Diagnosis Day for Parents Families Caregivers

Diagnosis Day for Parents and Families

Diagnosis Day

Families and parents usually don’t know they are going to be caregivers until diagnosis day, or as its sometimes called: D-Day.  Diagnosis day is often the day on which important changes are about to take place.  While we might have some warning signs, it seems the day we get an official diagnosis is usually the first glimpse into what these changes maybe moving forward.

What Now?

Once you get a diagnosis, the most logical question is what now?  How do you move forward with this new information.  It can be very overwhelming if you try to do it all at one time.  It also might vary on what you need to do and how quickly you need to do it, depending on if you have a diagnosis for a child or for an adult. You may also want to take a look at an earlier post on 5 Things To Do On Diagnosis Day.

Consider mapping out a care management program for the person you are going to be caring for. Here are five steps you can take to generate your starter care management plan.

Step 1:  Research

The first step toward making a plan is knowing a little bit about what you do or do not have to plan for.  Often researching the specifics of the new diagnosis can give you a baseline for things to look for and consider in your planning process. Everything you read online is not necessarily true so be diligent in your quest for information.

Consider writing down key websites that you find helpful while you are researching, as it is likely that you will forget them later.  In addition, think about asking doctors what they suggest as good resources.  One word of caution – some of what you find and read as a course of action, treatment and outcome may not happen in the same way it may have happened for others.  It is easy to get discouraged as you read about the worst case scenarios. Is the source repeatable? For an example, Mayo Clinic is known for being one of the most frequently researched sites.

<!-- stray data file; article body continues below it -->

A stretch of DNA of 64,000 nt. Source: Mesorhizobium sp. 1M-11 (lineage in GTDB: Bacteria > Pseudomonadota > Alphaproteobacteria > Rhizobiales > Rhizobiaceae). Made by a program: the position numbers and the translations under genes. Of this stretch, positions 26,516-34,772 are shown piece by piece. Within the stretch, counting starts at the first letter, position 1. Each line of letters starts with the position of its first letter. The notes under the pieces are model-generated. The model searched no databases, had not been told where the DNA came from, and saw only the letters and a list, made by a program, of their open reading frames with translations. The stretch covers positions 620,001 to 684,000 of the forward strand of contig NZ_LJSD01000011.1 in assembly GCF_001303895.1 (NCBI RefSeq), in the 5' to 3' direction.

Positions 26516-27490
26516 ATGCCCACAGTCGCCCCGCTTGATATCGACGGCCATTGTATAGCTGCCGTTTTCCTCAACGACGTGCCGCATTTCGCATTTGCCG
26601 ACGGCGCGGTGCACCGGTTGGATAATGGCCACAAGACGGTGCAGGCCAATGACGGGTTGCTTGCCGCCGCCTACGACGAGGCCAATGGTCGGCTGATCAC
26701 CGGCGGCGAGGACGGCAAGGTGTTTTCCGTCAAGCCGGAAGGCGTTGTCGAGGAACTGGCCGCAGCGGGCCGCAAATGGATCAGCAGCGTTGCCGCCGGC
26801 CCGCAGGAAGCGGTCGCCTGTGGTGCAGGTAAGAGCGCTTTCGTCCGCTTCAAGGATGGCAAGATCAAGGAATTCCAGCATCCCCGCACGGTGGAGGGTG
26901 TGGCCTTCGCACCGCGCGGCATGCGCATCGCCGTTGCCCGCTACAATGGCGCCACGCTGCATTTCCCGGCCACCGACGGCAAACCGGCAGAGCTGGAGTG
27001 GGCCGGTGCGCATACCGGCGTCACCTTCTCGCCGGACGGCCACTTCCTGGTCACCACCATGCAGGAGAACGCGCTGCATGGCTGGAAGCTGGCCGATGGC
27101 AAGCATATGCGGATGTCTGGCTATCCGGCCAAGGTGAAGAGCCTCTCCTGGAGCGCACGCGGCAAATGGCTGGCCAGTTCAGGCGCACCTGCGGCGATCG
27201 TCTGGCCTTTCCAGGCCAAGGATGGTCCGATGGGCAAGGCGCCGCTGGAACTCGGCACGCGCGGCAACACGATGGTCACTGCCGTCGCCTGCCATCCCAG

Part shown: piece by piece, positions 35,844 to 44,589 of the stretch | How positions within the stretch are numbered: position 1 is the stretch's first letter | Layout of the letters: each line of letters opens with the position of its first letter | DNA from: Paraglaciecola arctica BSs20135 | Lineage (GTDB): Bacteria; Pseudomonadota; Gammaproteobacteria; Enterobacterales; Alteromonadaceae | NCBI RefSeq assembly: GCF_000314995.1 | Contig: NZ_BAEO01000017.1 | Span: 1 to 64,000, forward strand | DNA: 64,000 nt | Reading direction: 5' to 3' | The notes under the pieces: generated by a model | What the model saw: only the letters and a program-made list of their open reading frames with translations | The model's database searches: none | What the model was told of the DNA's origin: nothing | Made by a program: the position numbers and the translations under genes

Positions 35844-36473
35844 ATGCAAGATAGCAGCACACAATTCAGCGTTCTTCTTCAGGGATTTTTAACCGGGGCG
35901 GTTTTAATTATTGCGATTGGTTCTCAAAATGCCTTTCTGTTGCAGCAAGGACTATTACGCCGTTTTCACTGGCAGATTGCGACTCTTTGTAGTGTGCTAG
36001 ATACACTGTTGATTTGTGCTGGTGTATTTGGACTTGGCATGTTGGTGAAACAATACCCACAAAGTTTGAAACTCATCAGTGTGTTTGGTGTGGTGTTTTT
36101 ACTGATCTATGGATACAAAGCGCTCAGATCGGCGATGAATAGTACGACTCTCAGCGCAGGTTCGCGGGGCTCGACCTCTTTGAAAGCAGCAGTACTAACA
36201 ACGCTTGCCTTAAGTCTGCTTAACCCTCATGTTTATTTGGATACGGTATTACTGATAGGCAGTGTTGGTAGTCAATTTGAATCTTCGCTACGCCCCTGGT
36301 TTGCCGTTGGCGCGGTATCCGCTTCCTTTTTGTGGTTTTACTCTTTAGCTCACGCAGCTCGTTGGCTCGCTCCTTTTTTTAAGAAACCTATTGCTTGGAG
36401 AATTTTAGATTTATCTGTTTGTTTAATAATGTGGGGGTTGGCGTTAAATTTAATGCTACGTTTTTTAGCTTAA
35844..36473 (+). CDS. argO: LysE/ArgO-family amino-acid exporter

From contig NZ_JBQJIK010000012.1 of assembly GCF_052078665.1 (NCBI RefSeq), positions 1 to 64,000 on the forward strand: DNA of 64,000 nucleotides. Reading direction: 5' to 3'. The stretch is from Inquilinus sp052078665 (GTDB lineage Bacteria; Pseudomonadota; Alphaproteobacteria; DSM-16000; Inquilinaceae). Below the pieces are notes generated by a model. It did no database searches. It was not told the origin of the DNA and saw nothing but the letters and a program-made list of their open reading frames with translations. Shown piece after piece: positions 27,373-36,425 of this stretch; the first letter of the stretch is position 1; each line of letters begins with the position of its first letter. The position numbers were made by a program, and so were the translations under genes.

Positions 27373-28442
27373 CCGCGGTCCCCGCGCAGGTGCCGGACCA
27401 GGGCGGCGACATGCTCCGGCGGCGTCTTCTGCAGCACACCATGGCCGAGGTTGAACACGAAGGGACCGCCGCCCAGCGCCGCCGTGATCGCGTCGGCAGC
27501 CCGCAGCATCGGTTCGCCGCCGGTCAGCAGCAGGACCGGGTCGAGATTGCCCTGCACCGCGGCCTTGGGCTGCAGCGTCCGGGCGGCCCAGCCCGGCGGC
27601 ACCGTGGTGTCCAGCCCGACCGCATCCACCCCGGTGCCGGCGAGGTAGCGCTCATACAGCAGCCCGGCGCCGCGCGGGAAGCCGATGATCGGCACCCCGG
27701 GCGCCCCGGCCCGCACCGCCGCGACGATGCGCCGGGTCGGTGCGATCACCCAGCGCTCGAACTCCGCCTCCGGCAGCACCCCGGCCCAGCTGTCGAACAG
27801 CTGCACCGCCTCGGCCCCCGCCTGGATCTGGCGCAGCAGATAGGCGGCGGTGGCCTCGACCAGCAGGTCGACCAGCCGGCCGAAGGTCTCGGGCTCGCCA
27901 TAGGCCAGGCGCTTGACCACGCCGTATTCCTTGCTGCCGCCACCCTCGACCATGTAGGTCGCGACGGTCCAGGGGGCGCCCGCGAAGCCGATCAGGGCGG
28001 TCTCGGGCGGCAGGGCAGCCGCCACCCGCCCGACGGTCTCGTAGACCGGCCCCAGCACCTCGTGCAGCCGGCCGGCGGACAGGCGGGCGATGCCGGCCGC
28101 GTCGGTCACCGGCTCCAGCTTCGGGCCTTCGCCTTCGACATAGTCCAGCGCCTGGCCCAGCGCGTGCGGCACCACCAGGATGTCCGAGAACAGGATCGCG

Step 2: Gather the Troops

While you might be the person assisting as the primary caregiver, you are not the only helper.  While you may be the best caregiver, you are not the only one who can help out.  You will need your energy for what might be a long process.  There is no value in being a martyr. With that in mind, there are others that are in your loved ones life that may also want to experience the rewards of caring for someone you both love. Now might be time to create your Dream Team. Creating your dream team need it will make it easier when a situation arises and help to alleviate a stressful situation.

Step 3: Build the Starter Plan

Use the information you obtained from your research and from the list of individuals that can help and begin to create your care plan.  Consider personal, financial, health, and legal matters when you put your plan together and who might help with those items.  The Mindlight App helps families, parents and carers collaborate communicate and coordinate tasks, files and more.

Step 4: Explore Mobile Applications to Help

There is a lot to keep track of when you are caring for another person, especially if you are already caring for your own family.  You can use applications like MindLight to track the tasks you decided you need in your starter plan and you can also keep track of the support team that is helping you.  You can even use the virtual file cabinet to store some of the research materials you gathered in the first step.

Step 5: Take Care of Yourself

You will hear this a lot when you are the primary caregiver.  However, self-care might look different for you than it looks for them.  The most important part is to know that you cannot care for someone else if you are personally not well or injured. So it is in the best interest of the person you are caring for to care for yourself too.

You Will Be Okay

Getting a diagnosis can be scary, but it can also be the catalyst you need to begin planning how you want to show up for your new role of caregiver.  While you are still a mom, daughter, sibling, or spouse, you are now more than that.  You are a caregiver.  However, you know how to do this and you will be okay. There isn’t a manual that you can purchase that tells you everything you need to do as a new caregiver.

You may also benefit from Six Stages of a Caregiving Journey – Caregiving 101


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Source:  Adapted from “The Caregiver’s Toolbox” by Carolyn P. Hartley, MLA, and Peter Wong.